The letter also raises two other issues: The misuse of certain provisions of the bill and an overtly global Islamic threat that helps the Muslims in India to act against the Hindus.
The Bill is also ill-conceived because it has taken into consideration the majority and minority situation in India. It has totally forgotten that religion is a globalised issue now and that there are global strategies to devour smaller religions. The fund flow from outside India seems to have lost sight by the framers of this bill. Samuel Huntington’s studies have to be kept in mind on this issue.
Memorandum submitted to the Governor of Andhra Pradesh, in November 2011
These criticisms are not entirely new. The RSS’ perception of the Indian Muslims as a global threat to Hindus has been expressed in a variety of ways. Be it the discussion in the late 1980s on the desecration of Hindu temples by Muslims in medieval India to the recent debates on ‘love jihad’, the RSS evokes the global Muslim homogeneity as a reference point to assert the claim that the militarisation of Hindus is necessary for self-defense.
Debate on Federalism
The second kind of criticism was based on technical grounds. The Bharatiya Janata Party (BJP), All India Anna Dravida Munnetra Kazhagam (AIADMK) and even the Communist Party of India-Marxist (CPM) along with other regional parties criticised the bill from the perspective of federalism. In a discussion on the bill in the Rajya Sabha, Arun Jaitley (who was also the leader of the House then), said:
I oppose the introduction of the…Bill. My opposition is essentially on one ground, lack of legislative competence with the Parliament to enact this Bill. ….the law and order power, the police power and the power to regulate services of the State is entirely with the State Government….these powers of the State are being encroached upon under this Bill…The Central Government has absolutely no jurisdiction. …federalism is an important component of Indian Constitutional law. It is a part of the basic structure. Chapter by chapter this Bill seeks to encroach upon those areas as far as the States are concerned.
Arun Jaitley in Rajya Sabha on 5 February 2014
Like the BJP, which simply tried to focus on the procedural aspect of the bill, the CPM took an almost similar stand on this issue. Sita Ram Yechury said:
…..whether the Central Government or the Parliament of India has the legislative competence to enact such a Bill which will intrude into the rights of the States, and is, therefore, violative of the federal principle of our Constitution… On this issue of communal violence, etc. there can be little dispute. The question is of the competence of the legislature to enter or encroach upon the rights of the State.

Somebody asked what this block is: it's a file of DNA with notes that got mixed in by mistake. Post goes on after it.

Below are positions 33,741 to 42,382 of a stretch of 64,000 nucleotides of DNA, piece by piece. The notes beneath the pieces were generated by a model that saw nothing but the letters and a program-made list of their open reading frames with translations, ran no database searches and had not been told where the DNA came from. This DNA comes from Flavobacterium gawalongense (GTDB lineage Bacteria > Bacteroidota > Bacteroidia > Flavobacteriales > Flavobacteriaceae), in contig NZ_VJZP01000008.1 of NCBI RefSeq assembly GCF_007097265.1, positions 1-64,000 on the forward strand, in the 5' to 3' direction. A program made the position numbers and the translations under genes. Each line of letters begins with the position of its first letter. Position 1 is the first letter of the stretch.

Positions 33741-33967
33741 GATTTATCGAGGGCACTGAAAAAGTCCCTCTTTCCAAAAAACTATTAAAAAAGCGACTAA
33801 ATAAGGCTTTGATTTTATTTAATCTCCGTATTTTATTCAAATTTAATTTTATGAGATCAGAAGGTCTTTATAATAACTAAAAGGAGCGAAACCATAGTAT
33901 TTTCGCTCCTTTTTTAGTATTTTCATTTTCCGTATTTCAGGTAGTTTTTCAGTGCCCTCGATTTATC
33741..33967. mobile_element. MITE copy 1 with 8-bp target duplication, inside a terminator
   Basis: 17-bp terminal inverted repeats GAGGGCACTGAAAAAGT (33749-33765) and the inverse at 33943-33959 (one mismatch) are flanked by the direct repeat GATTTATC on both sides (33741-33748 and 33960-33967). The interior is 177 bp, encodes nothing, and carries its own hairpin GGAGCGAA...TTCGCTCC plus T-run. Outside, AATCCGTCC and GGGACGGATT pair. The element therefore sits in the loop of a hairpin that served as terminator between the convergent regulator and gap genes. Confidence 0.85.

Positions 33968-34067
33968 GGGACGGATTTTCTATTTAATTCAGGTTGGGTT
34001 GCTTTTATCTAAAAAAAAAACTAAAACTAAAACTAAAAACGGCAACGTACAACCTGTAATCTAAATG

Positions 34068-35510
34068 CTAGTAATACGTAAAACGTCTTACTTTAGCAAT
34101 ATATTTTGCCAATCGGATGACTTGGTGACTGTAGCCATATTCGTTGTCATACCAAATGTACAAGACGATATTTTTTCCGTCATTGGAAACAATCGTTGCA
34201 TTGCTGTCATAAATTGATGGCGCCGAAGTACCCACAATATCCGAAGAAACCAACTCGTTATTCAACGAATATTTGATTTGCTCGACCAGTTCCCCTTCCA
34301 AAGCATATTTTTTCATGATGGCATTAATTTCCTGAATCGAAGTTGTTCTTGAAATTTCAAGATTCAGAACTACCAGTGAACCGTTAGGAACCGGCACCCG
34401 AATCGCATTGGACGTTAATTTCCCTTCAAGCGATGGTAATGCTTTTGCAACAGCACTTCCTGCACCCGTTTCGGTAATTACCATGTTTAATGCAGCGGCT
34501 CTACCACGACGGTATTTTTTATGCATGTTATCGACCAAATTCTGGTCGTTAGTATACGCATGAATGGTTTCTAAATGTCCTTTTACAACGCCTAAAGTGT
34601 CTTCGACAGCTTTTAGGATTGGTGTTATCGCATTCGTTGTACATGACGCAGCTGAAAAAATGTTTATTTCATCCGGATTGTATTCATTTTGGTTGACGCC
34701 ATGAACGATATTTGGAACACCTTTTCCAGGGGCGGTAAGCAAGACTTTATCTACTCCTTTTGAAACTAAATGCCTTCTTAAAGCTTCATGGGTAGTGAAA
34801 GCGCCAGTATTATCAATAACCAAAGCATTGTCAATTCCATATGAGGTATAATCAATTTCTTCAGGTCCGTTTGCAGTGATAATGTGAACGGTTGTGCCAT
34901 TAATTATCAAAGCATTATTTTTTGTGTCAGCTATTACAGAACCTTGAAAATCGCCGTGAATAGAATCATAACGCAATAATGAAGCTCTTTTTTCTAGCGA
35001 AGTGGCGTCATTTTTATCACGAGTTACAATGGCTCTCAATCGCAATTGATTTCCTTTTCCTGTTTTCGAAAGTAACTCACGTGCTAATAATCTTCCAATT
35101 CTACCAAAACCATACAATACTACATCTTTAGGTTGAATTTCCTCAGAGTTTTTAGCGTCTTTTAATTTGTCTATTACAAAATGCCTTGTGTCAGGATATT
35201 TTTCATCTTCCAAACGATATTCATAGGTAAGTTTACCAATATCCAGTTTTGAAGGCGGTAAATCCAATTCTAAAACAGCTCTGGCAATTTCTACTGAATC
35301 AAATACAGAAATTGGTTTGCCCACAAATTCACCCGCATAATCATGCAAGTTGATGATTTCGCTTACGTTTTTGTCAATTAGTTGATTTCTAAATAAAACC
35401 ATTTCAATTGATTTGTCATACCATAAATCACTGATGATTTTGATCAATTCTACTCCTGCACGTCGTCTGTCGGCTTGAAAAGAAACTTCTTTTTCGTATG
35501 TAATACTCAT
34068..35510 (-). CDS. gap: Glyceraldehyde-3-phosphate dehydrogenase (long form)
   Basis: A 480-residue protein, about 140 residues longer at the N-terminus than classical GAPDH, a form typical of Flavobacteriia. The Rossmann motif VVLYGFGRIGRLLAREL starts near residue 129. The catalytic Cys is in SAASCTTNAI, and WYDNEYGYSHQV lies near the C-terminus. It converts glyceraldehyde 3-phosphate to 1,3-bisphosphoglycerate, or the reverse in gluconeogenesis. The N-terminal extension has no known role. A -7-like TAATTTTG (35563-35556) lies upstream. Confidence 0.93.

Sitaram Yechury in Rajya Sabha, 5 February 2014
The ambivalence on part of the CPM is quite understandable. Communal violence is an important political agenda for the CPM that actually defines its ideological position in the post 1992 period; at the same time, the state level competitive politics makes it difficult for the party to ignore political centralisation.
Lack of Political Will
Two inferences can be drawn on the basis of this long drawn debate over the bill on communal violence. Firstly, it is officially documented that “communal violence” is no longer a conflict between two or more communities.
The distinction between usual encounters and organised violence targeting a particular group was deemed necessary to focus on the specificity of contemporary communal confrontations. This was helpful in perceiving communal violence as a form of ‘targeted violence’.
Second, the Prevention of Communal and Targeted Violence Bill, 2011 seems to establish a very crucial link between marginalisation and targeted violence. Although this bill could not become a law, the definition of the “group” invoked by the bill (a religious or linguistic minority, in any State in the Union of India, or Scheduled Castes and Scheduled Tribes) undoubtedly responds to the fact that poor Muslims, Dalits, women and tribal communities are the main targets by the Hindutva forces.
Thus, lynching and killing of Muslims is not communalism; instead, it is communally organised targeted violence. Unfortunately, we do not have an adequate legal framework to deal with it; nor do a political will to oppose it stridently.